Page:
At a user interface conference in 1989, I presented a paper titled Usability Engineering at a discount that was not very popular at the time because most U.S. professionals wanted to promote rigid and Thukral methodology. For sure.
They had a point because back then we knew people needed to prove ourselves to the hard core developers who dominated the computer business. Unfortunately, insisting on very thorough usability work meant that most projects could not afford to do any usability work. So instead of doing great in-depth user research, most products were based on zero user insight. And it showed because most software was just terrible. Back then, my main claim in 1989 was that something is better than nothing, that we can get a lot of important user insights from very quick and cheap studies. My recommendation for design projects now is the same as it was back then. Three simple ideas can give you a lot of bang for the buck and ensure a good base level of user experience quality. The three recommendations are first contact simple usability studies with five users. Advanced studies have their place, but simple studies will identify that big usability problems that make users give your website or just stop using your app. Simple studies are easier to learn with a one day course at the U.S. conference on how to do them. And five test users are enough to uncover most of the big flaws in a design. If you have budget to test more users, a great but allocate those test users across many small studies instead of a few big ones so you can test more design iterations. The second recommendation is to use simple user interface prototypes to get early feedback on your design ideas. Usually paper prototypes are the best and fastest method. Third, use juristic evaluation to clean up user interfaces between test rounds such as you don’t kind of waste test users on finding design problems that violate usability principles that we’ve known for decades. Of course, there are many more UX methods than just these three ideas, and the more advanced methods do give you more advanced insights, particularly for more complex design problems.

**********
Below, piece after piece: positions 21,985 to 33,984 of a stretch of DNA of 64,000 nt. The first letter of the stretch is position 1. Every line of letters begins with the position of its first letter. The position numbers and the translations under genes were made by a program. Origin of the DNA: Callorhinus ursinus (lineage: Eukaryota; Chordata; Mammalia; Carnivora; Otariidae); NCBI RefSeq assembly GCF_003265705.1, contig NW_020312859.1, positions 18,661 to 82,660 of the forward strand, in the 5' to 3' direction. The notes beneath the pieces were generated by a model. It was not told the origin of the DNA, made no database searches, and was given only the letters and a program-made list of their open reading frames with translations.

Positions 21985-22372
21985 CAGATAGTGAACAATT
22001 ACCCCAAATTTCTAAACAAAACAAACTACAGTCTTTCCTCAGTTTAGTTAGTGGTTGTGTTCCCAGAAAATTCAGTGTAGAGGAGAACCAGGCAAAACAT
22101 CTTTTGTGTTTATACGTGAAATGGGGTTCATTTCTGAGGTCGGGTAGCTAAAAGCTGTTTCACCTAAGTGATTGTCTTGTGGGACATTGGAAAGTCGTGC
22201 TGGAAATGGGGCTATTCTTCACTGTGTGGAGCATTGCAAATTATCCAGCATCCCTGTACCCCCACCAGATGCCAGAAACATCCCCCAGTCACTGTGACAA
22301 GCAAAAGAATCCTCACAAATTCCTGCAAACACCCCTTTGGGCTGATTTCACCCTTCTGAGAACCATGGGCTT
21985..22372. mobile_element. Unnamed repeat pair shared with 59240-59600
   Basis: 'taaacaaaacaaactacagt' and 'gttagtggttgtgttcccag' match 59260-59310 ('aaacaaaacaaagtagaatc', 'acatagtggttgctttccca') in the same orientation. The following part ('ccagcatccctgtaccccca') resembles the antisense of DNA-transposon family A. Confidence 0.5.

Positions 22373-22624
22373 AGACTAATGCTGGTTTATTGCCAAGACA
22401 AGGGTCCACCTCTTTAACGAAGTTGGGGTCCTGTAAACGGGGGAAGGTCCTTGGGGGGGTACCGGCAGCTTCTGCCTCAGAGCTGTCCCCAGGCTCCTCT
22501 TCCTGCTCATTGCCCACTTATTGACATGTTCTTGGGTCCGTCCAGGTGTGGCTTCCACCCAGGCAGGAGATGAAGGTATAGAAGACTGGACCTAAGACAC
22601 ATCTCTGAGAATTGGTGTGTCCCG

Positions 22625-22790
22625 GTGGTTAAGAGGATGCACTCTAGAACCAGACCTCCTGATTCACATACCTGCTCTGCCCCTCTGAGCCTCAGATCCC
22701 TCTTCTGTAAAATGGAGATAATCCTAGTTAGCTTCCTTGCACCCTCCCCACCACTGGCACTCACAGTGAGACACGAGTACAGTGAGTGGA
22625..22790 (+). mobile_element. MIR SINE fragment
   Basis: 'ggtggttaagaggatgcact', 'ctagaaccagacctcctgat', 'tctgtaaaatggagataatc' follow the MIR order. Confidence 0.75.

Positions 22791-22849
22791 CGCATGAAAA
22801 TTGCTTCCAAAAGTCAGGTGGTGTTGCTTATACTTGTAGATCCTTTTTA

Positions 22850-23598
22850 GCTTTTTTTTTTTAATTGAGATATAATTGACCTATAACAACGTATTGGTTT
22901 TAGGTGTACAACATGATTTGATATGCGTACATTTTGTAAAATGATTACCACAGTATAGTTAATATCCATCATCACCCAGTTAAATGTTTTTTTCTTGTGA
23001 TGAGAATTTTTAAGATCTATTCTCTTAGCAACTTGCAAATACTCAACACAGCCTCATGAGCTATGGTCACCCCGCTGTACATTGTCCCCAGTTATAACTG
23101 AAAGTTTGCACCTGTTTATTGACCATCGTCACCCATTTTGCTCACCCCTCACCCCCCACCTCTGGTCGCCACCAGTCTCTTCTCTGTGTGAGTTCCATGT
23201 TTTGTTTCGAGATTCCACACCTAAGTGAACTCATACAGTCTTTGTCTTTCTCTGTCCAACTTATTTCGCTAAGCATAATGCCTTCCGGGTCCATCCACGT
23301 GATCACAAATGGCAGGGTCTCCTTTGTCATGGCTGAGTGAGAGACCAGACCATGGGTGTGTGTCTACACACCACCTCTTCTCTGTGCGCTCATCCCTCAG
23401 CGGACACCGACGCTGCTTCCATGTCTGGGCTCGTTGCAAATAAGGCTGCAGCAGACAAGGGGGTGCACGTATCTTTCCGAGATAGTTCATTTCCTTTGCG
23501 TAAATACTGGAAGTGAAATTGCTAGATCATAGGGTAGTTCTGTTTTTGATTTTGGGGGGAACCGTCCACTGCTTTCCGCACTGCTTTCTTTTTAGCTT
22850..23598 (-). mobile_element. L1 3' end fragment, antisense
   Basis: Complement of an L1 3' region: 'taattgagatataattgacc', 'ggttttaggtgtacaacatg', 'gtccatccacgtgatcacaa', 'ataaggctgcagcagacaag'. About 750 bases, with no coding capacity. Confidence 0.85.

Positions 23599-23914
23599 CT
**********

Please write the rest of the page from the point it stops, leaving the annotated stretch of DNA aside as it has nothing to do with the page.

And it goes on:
But start with the cheap and simple usability methods, and you can drive substantial improvements in the user experience from very little budget.